ADHD Medication: Yes or No?

Almost everyone knows that ADHD can be effectively treated with medication, and yet I meet people all the time who ask me about alternative treatments.

Why are people reluctant to take medication for their ADHD and are they doing the right thing by avoiding it?

Research tells us that a combination of medication and ADD coaching is the most effective way to manage ADHD.

Many people, reluctant to try either medication or coaching, look for alternatives.

To me, medication is a private decision that should be made after you have reviewed the facts and talked to your doctor. As an ADD Coach, I don’t feel that I can properly advise you on the best decision for you.

I can, however, give you some facts.

Yes, most people do find that they are much more clear headed and in control of their lives if they take medication for ADHD. And no, most of them do not feel like zombies when they take it.

The trick, however, is to find the right medication, the right dosage, and the one with the least side effects for you. This can be a lengthy process, and one that many people give up on too soon. Find a doctor who is very familiar with ADHD and medications to treat it and then just work with them until you find one that works for you.

If finding a doctor is a problem, perhaps you are looking in the wrong place. Most people start with their family doctor – someone they know and trust. Most family doctors, however, are not well acquainted with ADHD, except in a general manner and many are uncomfortable treating it.

Your absolute best option is to see a psychiatrist. Many psychiatrists often share their practice with psychologists and social workers, so it’s likely that they will start by referring you to someone on staff. Once your needs are determined, the psychiatrist will be in charge of your medication. You may also choose to see the psychologist or social worker for counseling or coaching.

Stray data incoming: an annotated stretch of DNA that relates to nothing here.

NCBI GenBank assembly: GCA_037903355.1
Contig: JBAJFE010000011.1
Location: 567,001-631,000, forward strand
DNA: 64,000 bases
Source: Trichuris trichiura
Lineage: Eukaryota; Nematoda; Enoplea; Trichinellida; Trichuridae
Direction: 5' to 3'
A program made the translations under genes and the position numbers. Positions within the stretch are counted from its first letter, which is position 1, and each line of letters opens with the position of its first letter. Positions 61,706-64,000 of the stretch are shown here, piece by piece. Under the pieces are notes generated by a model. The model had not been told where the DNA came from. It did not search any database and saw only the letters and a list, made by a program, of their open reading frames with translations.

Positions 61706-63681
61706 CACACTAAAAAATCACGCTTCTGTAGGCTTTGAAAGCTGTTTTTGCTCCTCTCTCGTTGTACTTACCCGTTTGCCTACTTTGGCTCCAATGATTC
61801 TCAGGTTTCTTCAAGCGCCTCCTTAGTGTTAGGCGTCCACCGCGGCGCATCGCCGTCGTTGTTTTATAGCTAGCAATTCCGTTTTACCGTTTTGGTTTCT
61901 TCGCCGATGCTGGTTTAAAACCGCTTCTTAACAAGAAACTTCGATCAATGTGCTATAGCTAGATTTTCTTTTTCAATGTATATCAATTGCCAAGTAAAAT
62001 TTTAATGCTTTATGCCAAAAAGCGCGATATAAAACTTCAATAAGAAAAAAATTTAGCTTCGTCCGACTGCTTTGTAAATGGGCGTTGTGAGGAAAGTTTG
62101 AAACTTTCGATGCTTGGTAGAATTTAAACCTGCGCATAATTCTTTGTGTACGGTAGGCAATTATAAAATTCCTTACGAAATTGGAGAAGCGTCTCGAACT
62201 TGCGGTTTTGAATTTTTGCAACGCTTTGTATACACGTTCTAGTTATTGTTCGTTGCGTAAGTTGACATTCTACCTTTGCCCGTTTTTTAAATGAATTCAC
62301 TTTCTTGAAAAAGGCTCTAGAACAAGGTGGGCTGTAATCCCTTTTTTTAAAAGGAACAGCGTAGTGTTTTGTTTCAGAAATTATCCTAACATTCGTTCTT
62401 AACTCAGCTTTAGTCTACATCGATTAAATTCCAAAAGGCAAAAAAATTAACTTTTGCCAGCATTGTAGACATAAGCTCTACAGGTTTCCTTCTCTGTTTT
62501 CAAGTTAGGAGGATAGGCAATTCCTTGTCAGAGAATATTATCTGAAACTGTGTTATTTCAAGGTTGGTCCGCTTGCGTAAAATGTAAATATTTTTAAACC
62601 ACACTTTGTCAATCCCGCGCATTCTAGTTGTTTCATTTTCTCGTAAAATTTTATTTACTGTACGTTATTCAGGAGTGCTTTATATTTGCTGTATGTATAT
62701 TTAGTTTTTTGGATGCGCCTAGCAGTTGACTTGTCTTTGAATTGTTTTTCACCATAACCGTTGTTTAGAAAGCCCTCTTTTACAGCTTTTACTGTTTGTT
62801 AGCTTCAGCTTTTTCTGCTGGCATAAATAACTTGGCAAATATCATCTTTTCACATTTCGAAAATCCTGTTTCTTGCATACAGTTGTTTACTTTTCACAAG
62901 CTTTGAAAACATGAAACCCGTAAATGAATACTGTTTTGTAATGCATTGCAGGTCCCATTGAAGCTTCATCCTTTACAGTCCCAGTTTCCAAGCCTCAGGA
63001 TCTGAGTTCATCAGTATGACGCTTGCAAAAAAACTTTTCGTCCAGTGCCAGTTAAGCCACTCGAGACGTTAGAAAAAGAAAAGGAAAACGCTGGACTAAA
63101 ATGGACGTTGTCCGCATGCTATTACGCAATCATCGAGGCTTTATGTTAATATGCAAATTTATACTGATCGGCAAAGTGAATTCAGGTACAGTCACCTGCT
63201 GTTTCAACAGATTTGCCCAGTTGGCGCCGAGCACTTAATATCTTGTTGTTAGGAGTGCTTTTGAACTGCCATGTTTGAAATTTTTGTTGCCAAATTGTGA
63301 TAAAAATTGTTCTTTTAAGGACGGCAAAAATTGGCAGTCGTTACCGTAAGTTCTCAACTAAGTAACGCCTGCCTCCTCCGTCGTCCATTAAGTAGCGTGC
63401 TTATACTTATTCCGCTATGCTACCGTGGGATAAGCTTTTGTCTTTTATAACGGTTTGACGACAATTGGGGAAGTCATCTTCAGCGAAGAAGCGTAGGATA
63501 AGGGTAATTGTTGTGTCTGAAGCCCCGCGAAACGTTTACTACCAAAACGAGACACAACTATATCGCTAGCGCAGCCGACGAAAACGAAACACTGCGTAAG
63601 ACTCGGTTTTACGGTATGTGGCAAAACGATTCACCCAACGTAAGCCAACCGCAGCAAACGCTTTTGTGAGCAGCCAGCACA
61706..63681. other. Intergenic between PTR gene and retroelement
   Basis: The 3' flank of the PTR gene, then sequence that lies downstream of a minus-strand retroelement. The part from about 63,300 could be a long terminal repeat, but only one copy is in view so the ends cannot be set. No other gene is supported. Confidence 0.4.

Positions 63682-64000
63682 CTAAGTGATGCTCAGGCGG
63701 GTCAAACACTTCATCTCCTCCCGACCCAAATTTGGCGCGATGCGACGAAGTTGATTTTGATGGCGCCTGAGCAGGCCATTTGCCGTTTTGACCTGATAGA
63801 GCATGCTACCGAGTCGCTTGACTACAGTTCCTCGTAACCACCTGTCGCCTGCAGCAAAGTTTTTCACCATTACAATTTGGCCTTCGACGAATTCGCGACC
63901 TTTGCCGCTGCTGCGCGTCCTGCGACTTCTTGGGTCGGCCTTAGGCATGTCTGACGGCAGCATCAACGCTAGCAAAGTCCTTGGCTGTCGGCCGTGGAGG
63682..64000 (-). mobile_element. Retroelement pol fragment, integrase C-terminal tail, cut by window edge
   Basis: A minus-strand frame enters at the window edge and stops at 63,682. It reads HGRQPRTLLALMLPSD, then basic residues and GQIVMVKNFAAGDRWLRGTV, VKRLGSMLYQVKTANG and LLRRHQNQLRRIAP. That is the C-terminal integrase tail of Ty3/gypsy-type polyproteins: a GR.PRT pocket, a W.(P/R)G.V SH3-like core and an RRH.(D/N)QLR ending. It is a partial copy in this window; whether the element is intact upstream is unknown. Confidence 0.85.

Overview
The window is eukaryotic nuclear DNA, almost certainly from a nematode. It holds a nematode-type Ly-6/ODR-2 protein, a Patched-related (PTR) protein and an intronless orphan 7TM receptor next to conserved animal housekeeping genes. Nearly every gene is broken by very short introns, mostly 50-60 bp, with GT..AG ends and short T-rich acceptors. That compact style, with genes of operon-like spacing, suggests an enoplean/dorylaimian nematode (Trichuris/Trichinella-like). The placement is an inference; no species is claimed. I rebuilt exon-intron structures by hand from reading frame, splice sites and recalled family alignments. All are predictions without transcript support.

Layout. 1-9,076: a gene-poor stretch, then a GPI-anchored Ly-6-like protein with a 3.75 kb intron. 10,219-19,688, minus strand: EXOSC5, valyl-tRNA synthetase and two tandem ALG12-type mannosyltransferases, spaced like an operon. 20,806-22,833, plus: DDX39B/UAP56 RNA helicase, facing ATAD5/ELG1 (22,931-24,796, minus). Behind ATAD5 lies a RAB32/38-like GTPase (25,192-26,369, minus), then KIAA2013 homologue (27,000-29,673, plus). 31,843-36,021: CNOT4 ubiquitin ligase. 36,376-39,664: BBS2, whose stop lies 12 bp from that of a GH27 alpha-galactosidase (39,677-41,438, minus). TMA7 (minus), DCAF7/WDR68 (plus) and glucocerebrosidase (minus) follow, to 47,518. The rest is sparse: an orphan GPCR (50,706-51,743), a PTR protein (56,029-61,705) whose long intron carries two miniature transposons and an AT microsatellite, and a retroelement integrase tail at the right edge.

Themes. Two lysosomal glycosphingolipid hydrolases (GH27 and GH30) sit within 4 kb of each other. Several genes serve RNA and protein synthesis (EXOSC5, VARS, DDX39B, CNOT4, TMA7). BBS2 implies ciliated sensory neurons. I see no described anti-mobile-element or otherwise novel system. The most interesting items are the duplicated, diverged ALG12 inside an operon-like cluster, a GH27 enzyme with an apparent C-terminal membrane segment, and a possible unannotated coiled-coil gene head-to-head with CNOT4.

Don’t be afraid of mental health professionals. There has been a stigma surrounding their profession for far too long.

If you have anxiety or depression, you may want to see a mental health professional for that. They will often choose to treat these conditions before your ADHD, to see if your ADHD symptoms improve as a result. Also, you often have to make a choice between treating anxiety or ADHD, since the stimulants used for ADHD will make anxiety worse. I think that anxiety should be treated rather than the ADHD because I have experience in that area and it makes sense to me.

As I said, whether or not you decide to treat your ADHD with medications is a personal decision. Just make sure you make that decision based on facts rather than fears.

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About Brenda Nicholson

I am an ADHD Expert, Coach, and Consultant. I want you to learn how to celebrate your life with ADHD too.

Comments

  1. If ADHD is a brain disorder then why not start with interventions involving the brain? I’ve been reading what Brain Balance – http://www.brainbalancecenters.com – has to say about ADHD: that all neurobehavioral disorders have in common an underlying condition called functional disconnection syndrome. Through diet, behavior modification, brain exercises and educational techniques that help make connections, Brain Balance asserts one can reduce or eliminate symptoms. It is worth a read, particularly the “truth” section. I think it gets to the heart of what you can DO once your loved one is affected. They are brain based, not drug based… it’s a much more natural approach to improving brain function if you aren’t ready to try medication.

  2. Thanks for the information, Jennifer, and the comment. I’ll be sure to check the website out. You’re right, if we can find other means to treat ADHD, they are worth a look.

Tell me what you think!